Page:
Flying made easy

Tips from our head doc to smooth out travel

After months of hard work, you’ve gotten some well-earned time off. You’ve booked your tickets and packed your bags. You’ve even trained for the long hikes and rides that await.

You get to the airport early. There are lines at every corner, but you make it through them and get to your gate with enough time to get a quick snack. You get a breakfast sandwich and coffee that you eat before boarding the plane. You get through the overly complicated boarding process and settle into your window seat next to two friendly strangers. The seat is small, but no matter, you intend to sleep for the duration of the flight anyways. You are awoken by the rattle of the food cart.

After a couple more hours of restless sleep you get to your final destination. It’s mid afternoon and you had planned a short hike through the city that afternoon, but the body protests. The legs feel like bricks.

Air travel can be quite hard on our bodies. It can take days before we feel fully recovered from the couple of hours we’ve spent in the plane and whether you are a pro cyclist going to your next race, or a holiday traveler, this is a luxury we usually do not have. Here are the top travel tips and mistakes to avoid from Dr. Kevin Sprouse, the head of medicine for EF Education First Pro Cycling, so that you can explore that new place with ease.

Drink water, lots of water.

“The most important aspect of making travel comfortable is hydration. The air in airplanes is pretty dry. The idea that the air is recirculated is not actually totally accurate but it is dry and you can have a lot of what we call ‘insensible’ fluid losses or air lost from your breath, and sweat. So stay really well hydrated which means drinking lots of water and avoiding alcohol and overly caffeinated drinks. Bring electrolyte tablets to help with hydration and encourage drinking because sometimes you want something else than plain water.

“Dehydration will affect your comfort during travel and likely increase levels of travel fatigue and irritability. It is one of the main causes of travel fatigue and can delay the adjustment of jet lag. Two, to two and half hours prior to the flight you should drink 500ml – 1L of water and continue to sip water regularly throughout the flight.”

Bring your own food — don’t fall for the closest Cinnabon.

“Be prepared to do a meal at the airport and don’t give in to the Cinnabon or whatever smells so good nearby. Bringing your own meal with you is a big part of staying healthy during travel. The food you typically find in an airport is highly processed, a lot of times because it has to have a long shelf life. It’s just rare that you will find fresh stuff at an airport. You can, but it’s much more of a hunt. And on the airplane, the stuff that you get that’s warmed up in a microwave, there’s very little reason to be eating that from an overall health standpoint. It’s full of preservatives, full of processed foods, and might have been made that morning or it could have been made some time the week before and frozen. And that’s not the type of stuff you want to be eating.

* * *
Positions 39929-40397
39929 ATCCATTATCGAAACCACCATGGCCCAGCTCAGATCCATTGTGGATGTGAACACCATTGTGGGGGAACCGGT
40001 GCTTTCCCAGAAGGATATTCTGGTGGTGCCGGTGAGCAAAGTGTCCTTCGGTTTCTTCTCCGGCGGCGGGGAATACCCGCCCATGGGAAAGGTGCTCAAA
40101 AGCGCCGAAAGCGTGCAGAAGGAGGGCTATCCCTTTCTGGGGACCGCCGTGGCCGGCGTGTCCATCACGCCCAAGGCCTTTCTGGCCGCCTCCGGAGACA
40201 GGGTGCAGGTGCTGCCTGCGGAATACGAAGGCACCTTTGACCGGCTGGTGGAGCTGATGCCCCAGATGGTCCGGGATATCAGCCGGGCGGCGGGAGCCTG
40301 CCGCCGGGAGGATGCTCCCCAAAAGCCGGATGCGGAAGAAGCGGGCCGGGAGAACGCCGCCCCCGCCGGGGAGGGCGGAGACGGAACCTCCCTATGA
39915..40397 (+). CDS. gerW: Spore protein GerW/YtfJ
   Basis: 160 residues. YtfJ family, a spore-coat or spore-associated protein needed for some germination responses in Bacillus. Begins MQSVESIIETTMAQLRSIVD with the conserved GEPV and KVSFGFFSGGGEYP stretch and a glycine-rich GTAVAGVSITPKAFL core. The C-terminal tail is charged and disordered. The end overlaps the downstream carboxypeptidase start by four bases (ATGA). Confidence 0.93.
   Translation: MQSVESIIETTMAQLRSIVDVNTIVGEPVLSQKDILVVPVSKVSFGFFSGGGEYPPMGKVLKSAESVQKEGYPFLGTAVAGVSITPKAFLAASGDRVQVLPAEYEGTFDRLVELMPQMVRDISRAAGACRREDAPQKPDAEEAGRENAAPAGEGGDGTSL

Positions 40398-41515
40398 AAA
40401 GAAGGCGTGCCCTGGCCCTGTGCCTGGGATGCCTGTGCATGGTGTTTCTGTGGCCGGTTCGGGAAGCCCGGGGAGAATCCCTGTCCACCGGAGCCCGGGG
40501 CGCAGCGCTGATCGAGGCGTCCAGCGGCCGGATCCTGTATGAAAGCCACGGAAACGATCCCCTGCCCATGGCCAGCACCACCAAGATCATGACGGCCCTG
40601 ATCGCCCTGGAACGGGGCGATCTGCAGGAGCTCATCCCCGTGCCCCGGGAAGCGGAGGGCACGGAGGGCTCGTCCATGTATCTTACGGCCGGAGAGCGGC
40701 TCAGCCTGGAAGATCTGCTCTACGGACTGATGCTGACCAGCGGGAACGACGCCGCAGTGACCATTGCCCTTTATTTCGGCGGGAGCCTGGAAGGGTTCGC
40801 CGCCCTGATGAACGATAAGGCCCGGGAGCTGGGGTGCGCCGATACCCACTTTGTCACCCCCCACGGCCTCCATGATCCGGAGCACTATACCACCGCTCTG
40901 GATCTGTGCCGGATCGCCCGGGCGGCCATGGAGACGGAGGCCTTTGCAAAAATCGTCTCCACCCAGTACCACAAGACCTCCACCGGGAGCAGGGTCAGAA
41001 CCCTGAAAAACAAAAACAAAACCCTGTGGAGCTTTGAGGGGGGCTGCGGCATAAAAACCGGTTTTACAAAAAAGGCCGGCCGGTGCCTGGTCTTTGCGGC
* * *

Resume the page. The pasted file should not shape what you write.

“From an overall health standpoint we want to avoid that kind of food, especially when we are traveling. There are a lot of unaccounted for stressors in travel itself. Often it’s early waking times, trying to catch your flight, running from here and there, checking baggage and whatnot, that the more you can limit those stressors to the body – and bad food is one of those stressors – the better you can come out of the day overall. The good news is that while there are restrictions on the transport of liquids on flights, the only restriction on food is that upon arrival at your destination you might be asked to dispose of any remaining items either on the aircraft or as you enter customs.”

Maximize your comfort. And get some creative exercise.

“If you have access to a lounge, that can be a great option if you are stuck at an airport for a couple of hours. But a lot of people don’t, so even coming up with things to do from an active standpoint, wearing travel clothing, not sweatpants but more like slacks that are a little stretchy. Knock out ten air squats, do some stretches, walk around the terminal or just something to keep mobile. That goes a long way because the flip side of that, the big peril of traveling, is the sedentary aspect of it. You end up just sitting around, staring at a screen killing time. You can pretty quickly go from having a normal lifestyle to a day that’s just kind of a wash from the health point of view.”

“On the flight, I like to recommend taking an aisle seat. Now days it’s so easy to pick your seat but not many people do, which is unfortunate. The aisle seat makes it pretty easy to get up every 30-45 minutes, walk down the aisle, stretch a little bit and breakup the long stretches of sitting in an uncomfortable plane seat. I would also recommend wearing compression clothing on your lower extremities whether that be socks or tights it helps a lot with fluid mobilization and making sure you don’t get that kind of heavy feeling in your legs.”

We are huge advocates of exploring new places and travel can take it out of even the most seasoned of travelers. Following these simple tips can help you make the most of your time in a new city or country, and hopefully make your time away more enjoyable.